Power Analysis

Power, by definition, is the ability to find a statistically significant difference when the null hypothesis is in fact false, in other words power is your ability to find a difference when a real difference exists. The power of a study is determined by three factors: the sample size, the alpha level, and the effect size.

Most of the time when a researcher is concerned about issues regarding power it is when a study if first being proposed prior to collection of any data. In this situation, the investigator wants to determine what an appropriate sample size would be or justify a proposed sample size. In order to answer this question, the researcher needs to know the other two parts of the equation: alpha level and effect size. Determining an alpha level is usually a pretty easy task, figuring out the effect size is another matter.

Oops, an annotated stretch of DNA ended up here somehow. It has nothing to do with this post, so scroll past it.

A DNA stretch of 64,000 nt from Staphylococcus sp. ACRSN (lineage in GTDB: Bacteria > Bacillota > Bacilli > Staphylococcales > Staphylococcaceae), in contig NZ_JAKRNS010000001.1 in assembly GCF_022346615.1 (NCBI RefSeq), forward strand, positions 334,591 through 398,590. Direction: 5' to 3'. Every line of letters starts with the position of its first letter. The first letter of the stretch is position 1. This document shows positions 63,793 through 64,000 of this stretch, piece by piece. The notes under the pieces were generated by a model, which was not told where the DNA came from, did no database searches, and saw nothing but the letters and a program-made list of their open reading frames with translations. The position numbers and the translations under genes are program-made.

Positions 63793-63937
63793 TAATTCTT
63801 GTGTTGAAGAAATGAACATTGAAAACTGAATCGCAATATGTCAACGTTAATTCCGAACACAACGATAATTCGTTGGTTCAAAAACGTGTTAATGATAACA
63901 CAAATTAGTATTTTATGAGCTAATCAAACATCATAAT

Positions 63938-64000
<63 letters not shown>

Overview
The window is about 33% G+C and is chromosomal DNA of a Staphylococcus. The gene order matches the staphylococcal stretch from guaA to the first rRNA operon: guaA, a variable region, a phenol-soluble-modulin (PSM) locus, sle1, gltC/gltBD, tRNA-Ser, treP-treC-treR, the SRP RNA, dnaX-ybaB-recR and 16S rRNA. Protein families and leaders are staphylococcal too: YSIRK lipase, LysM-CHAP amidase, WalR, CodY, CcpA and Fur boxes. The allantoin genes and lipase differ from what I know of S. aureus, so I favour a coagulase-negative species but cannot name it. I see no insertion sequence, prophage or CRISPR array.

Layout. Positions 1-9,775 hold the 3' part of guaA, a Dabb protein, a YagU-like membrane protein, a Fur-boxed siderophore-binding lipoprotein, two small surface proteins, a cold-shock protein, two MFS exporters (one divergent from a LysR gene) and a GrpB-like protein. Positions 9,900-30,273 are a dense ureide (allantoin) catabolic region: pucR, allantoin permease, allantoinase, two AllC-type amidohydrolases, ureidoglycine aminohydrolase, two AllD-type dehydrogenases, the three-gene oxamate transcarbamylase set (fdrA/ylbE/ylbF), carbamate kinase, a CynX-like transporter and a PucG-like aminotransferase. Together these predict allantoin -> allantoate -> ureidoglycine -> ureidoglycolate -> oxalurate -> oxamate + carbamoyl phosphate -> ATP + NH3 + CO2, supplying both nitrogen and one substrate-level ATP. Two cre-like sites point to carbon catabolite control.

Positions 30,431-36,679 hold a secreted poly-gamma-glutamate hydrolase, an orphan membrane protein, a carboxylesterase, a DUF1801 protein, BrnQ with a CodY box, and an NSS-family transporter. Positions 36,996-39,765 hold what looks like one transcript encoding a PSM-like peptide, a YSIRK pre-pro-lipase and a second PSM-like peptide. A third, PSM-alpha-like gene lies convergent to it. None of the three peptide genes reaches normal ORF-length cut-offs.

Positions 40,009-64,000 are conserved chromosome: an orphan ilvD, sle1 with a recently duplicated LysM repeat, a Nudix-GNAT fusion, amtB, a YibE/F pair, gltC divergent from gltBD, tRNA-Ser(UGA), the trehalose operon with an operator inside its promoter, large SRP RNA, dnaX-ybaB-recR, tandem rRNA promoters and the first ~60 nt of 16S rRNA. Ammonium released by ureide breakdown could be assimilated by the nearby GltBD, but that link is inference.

Cohen, regarded as the deity of power analysis, (1977, 1988) justifies these levels of effect sizes.

Effect size Index Small Medium Large
t-test on Means d 0.20 0.50 0.80
t-test on Correlations r 0.10 0.30 0.50
F-test ANOVA f 0.10 0.25 0.40
F-test regression f2 0.02 0.15 0.35
Chi-Square Test w 0.10 0.30 0.50

There are a number of web resources related to statistical power analyses